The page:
Meaty profile: “After more than 40 years in public life, 15 as governor of California, [Gov. Jerry Brown] is as combative and contradictory as ever — and still trying to save the world from itself.” California Sunday Magazine

Salty: Brown had some strong words for critics of high-speed rail in a speech to labor leaders. Los Angeles Times

CRIME AND COURTS

Mean streets: A street vendor was beaten while setting up to sell fruit in South Los Angeles on Sunday morning, according to a GoFundMe page set up by his stepson. Los Angeles Times

Rapper arrested: Barely a month after R&B performer Trey Songz was accused of punching and choking a woman at a Hollywood Hills party, Los Angeles police have booked the performer on suspicion of domestic violence. Los Angeles Times

Divestment effort fails: Despite pleas from relatives of those killed in the 2015 mass shooting in San Bernardino, the state retirement board on Monday rejected a proposal by California Treasurer John Chiang to consider divesting from retailers that sell assault weapons. Los Angeles Times

THE ENVIRONMENT

In India: Three years ago, California was home to the world's biggest solar power park. India now has plans to build 14 parks that are the same size or bigger. Los Angeles Times

CALIFORNIA CULTURE

At the port: SpaceX has entered into preliminary negotiations with the Port of Los Angeles for a lease that would expand the Hawthorne space company's port facilities to manufacture "large commercial transportation vehicles." Los Angeles Times

Big for transfer students: University of California President Janet Napolitano said Monday she would work to guarantee admission of all qualified state community college students to the UC system. Los Angeles Times

Go get some culture: The new Stewart Copeland-Jonathan Moore opera "The Invention of Morel" from the mavericks at Long Beach Opera comes with a boatload of issues to ponder. Here are just a few: Is unrequited love worth dying for? Does science know what's good for us? Is eternal life desirable? Los Angeles Times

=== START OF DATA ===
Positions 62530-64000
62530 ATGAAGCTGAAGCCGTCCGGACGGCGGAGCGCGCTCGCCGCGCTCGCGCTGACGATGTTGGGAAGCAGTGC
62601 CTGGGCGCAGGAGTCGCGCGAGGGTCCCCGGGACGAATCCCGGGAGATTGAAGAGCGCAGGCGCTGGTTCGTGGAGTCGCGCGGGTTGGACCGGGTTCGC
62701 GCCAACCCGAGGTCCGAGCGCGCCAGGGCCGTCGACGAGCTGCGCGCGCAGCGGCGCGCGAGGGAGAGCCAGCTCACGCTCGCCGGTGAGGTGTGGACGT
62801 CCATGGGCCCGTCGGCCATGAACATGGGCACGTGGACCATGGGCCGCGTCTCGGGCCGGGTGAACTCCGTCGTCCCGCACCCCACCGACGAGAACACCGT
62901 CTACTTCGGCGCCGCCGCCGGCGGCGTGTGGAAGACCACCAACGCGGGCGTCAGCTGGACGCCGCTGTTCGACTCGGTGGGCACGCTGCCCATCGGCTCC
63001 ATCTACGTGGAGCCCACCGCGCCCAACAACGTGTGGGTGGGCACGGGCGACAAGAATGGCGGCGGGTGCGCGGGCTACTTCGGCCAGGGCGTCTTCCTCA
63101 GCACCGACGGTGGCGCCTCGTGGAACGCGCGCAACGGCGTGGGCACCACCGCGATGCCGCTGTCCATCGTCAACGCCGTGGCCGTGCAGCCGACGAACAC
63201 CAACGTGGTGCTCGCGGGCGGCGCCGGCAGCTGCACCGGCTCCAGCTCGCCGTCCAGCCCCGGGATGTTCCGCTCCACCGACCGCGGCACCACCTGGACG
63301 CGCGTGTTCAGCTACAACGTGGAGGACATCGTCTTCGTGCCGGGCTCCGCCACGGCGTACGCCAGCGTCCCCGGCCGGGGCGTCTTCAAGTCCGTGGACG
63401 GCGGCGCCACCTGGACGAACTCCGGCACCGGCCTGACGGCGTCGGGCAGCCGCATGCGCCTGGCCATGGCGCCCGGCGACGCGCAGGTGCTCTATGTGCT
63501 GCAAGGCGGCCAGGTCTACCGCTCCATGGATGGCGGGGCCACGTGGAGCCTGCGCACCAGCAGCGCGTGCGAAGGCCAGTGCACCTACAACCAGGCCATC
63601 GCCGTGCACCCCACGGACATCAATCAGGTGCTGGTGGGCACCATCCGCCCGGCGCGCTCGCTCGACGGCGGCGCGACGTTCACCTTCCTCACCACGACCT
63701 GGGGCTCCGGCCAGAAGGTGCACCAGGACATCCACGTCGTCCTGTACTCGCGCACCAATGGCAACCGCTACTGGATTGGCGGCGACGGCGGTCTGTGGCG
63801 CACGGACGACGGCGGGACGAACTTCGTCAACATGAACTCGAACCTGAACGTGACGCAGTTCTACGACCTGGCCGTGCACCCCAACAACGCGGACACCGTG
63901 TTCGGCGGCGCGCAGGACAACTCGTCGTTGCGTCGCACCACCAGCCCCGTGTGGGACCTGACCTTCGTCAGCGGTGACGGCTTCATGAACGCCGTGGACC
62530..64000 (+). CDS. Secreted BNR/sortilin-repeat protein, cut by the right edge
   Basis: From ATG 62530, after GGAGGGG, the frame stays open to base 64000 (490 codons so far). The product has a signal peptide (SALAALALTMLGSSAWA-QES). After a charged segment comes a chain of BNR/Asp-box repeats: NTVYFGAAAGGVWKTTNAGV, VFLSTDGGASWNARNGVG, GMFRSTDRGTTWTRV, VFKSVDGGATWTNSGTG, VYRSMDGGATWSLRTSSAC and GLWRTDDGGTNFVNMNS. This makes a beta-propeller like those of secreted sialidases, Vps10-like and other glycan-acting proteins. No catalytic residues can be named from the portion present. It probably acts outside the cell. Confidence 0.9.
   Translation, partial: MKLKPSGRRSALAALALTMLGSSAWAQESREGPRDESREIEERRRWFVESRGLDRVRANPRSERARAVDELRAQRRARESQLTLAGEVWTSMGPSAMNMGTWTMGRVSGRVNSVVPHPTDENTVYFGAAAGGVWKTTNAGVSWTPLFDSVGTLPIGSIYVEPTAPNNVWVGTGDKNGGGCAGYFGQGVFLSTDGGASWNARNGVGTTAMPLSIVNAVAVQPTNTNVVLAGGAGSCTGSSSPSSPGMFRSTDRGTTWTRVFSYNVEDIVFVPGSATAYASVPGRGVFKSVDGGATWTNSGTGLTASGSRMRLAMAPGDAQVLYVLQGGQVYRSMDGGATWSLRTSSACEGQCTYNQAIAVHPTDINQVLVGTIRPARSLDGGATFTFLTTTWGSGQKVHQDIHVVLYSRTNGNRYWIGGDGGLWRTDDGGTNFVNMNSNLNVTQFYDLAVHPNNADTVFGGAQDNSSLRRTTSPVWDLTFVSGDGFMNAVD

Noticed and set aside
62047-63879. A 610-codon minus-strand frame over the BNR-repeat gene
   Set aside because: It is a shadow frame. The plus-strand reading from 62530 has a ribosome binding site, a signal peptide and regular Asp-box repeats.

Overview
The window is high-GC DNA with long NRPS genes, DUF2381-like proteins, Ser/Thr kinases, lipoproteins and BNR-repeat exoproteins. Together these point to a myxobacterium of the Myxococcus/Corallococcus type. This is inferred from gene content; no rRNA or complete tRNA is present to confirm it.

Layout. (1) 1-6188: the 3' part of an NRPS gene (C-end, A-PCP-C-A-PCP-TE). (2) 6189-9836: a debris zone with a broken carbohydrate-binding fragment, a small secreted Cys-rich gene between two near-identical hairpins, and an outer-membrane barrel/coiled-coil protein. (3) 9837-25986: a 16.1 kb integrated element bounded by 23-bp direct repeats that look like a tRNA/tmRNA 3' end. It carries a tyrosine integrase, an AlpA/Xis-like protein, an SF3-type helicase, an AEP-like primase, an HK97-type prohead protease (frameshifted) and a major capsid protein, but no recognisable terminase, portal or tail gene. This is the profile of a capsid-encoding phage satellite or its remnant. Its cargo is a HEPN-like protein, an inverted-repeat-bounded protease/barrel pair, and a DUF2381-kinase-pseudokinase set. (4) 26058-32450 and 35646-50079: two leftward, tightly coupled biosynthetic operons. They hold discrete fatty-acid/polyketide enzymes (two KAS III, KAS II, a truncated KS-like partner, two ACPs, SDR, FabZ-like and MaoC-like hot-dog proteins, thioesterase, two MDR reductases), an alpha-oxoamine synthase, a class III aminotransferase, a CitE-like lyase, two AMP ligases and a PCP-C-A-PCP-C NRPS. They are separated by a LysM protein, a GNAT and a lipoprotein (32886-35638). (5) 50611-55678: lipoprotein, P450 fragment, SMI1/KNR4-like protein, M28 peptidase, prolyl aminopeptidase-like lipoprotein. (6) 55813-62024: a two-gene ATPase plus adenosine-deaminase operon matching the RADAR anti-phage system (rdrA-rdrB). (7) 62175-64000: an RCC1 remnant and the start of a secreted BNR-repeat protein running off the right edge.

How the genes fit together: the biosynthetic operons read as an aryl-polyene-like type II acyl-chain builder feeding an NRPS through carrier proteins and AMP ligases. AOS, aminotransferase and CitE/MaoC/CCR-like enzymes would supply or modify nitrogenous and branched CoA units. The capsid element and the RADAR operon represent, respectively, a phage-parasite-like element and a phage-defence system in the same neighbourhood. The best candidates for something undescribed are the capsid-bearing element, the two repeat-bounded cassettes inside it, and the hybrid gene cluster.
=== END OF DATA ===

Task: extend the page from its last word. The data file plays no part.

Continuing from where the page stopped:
Don’t try this at home: “He didn't like the beer, so he filed a class-action lawsuit.” Sacramento Bee

Exciting! Steven Spielberg is planning to start shooting the untitled fifth Indiana Jones movie for Disney in the U.K. in a little more than a year.” Variety

CALIFORNIA ALMANAC

Los Angeles area: Cloudy, 68, Tuesday. Showers, 68, Wednesday. San Diego: Partly cloudy, 71, Tuesday. Partly cloudy, 74, Wednesday. San Francisco area: Showers, 56, Tuesday. Showers, 64, Wednesday. Sacramento: Showers, 59, Tuesday. Showers, 65, Wednesday. More weather is here.

AND FINALLY

Today’s California memory comes from Greg Whittingham:

“My mother's family was devastated by the 1906 San Francisco earthquake and spent the next 40 years recovering. From abject poverty, Mom took herself off to Berkeley and became a clinical psychologist; the first to achieve a university degree since her grandfather in the late 19th century. I'm a fifth-generation Californian and live on what's left of the family ranch I was born on. I've lived through every quake since the 1940s and fear only the growing threat of the terrible wildfires we are now living with. I have several degrees and owe my love of education to my mother, who achieved advanced education without assistance from her family; I'm very proud of her, a multitalented polyglot. Sadly I feel LAUSD let me down at every step, but I persisted in the face of it.”

If you have a memory or story about the Golden State, share it with us. Send us an email to let us know what you love or fondly remember about our state. (Please keep your story to 100 words.)

Please let us know what we can do to make this newsletter more useful to you. Send comments, complaints and ideas to Benjamin Oreskes and Shelby Grad. Also follow them on Twitter @boreskes and @shelbygrad.